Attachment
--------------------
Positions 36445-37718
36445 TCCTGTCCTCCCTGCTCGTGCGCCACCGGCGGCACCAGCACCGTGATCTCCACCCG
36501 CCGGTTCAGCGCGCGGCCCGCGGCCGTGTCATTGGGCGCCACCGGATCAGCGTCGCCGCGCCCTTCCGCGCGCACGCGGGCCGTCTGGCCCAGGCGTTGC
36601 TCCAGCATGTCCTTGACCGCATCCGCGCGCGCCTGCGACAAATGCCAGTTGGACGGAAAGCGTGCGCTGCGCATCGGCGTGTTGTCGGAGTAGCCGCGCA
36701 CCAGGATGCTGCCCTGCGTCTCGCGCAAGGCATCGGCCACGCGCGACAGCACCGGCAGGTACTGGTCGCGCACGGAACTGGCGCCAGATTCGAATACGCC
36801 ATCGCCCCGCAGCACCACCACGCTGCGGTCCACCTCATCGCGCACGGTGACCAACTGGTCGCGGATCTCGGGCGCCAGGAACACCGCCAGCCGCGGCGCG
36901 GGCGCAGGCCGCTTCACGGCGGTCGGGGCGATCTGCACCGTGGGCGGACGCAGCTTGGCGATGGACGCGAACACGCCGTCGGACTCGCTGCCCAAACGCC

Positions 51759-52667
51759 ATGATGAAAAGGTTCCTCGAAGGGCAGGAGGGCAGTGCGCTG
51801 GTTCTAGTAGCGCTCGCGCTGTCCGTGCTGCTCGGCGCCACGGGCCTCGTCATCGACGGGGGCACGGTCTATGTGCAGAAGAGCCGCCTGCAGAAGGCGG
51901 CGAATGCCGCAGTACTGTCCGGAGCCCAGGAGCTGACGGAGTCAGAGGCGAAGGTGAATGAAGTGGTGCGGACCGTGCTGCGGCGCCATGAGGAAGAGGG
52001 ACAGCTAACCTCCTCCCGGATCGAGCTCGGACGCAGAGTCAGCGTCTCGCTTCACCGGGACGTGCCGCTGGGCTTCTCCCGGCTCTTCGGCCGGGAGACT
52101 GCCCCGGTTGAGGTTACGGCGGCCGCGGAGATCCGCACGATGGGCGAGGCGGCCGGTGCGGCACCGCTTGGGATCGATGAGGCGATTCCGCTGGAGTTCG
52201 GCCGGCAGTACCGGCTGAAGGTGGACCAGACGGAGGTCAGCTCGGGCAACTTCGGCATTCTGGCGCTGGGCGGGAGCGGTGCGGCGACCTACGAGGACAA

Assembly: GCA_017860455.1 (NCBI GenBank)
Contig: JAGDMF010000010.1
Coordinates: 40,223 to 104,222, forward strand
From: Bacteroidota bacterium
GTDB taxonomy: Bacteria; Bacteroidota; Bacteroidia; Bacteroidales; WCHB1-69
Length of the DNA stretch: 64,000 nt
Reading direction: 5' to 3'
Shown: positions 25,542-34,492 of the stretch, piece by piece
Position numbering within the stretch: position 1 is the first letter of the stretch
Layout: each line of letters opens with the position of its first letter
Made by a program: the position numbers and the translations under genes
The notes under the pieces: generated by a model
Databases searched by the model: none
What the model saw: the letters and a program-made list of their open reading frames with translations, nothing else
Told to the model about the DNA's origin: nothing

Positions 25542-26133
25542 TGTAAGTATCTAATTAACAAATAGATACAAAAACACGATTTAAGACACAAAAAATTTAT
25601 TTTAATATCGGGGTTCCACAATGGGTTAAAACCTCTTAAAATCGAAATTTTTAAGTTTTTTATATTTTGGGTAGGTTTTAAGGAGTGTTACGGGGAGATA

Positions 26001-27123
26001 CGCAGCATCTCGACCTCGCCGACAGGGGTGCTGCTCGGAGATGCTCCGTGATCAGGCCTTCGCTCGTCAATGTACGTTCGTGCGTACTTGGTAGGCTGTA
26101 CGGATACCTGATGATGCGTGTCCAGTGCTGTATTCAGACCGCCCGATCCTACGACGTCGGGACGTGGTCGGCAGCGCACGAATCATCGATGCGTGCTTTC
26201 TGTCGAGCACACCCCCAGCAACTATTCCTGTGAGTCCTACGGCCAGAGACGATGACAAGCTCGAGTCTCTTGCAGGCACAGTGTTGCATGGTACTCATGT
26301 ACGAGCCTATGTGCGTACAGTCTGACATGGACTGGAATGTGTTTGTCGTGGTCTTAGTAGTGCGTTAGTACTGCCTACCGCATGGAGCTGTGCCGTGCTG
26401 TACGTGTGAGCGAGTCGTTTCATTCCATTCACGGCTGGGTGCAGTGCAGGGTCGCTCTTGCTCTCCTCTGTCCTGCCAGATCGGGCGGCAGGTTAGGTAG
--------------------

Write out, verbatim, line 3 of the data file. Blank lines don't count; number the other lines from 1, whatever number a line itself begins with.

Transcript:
36501 CCGGTTCAGCGCGCGGCCCGCGGCCGTGTCATTGGGCGCCACCGGATCAGCGTCGCCGCGCCCTTCCGCGCGCACGCGGGCCGTCTGGCCCAGGCGTTGC